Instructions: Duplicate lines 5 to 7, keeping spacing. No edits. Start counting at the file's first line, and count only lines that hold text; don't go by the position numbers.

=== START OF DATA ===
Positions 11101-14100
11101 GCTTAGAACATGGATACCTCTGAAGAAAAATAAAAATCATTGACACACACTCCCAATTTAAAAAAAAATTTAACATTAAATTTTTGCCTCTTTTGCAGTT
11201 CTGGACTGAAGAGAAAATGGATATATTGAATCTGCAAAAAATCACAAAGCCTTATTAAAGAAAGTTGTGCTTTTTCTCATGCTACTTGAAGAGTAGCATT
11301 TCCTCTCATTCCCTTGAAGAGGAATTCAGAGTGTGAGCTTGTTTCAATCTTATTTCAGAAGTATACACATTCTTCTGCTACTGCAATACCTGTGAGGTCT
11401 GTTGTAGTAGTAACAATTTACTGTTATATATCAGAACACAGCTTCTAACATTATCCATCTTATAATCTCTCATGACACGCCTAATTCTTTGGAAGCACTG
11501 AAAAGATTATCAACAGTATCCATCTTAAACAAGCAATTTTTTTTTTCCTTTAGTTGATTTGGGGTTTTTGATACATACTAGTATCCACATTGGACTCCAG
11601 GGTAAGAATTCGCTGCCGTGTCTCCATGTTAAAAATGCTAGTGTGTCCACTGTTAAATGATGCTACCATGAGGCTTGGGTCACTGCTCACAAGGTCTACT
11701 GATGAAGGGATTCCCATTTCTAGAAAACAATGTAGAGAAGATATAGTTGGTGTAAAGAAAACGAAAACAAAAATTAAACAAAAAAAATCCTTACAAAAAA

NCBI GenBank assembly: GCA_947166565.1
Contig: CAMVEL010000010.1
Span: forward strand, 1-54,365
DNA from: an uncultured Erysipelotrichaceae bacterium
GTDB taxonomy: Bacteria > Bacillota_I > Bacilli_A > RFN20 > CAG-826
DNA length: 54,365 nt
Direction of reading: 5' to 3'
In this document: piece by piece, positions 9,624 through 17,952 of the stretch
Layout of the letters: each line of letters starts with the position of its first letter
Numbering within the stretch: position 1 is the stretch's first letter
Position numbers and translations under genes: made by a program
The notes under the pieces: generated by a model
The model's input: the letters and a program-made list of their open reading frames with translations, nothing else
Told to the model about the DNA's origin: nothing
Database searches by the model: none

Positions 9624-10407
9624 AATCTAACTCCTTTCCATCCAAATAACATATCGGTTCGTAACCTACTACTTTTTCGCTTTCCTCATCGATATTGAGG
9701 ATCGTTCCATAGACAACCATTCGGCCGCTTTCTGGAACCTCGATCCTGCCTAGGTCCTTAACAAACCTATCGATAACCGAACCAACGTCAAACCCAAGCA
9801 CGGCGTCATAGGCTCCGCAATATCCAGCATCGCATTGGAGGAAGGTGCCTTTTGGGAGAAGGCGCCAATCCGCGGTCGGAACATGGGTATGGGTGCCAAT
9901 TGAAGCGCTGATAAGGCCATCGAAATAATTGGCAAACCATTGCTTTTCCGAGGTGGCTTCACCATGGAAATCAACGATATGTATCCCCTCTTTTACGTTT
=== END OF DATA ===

11401 GTTGTAGTAGTAACAATTTACTGTTATATATCAGAACACAGCTTCTAACATTATCCATCTTATAATCTCTCATGACACGCCTAATTCTTTGGAAGCACTG
11501 AAAAGATTATCAACAGTATCCATCTTAAACAAGCAATTTTTTTTTTCCTTTAGTTGATTTGGGGTTTTTGATACATACTAGTATCCACATTGGACTCCAG
11601 GGTAAGAATTCGCTGCCGTGTCTCCATGTTAAAAATGCTAGTGTGTCCACTGTTAAATGATGCTACCATGAGGCTTGGGTCACTGCTCACAAGGTCTACT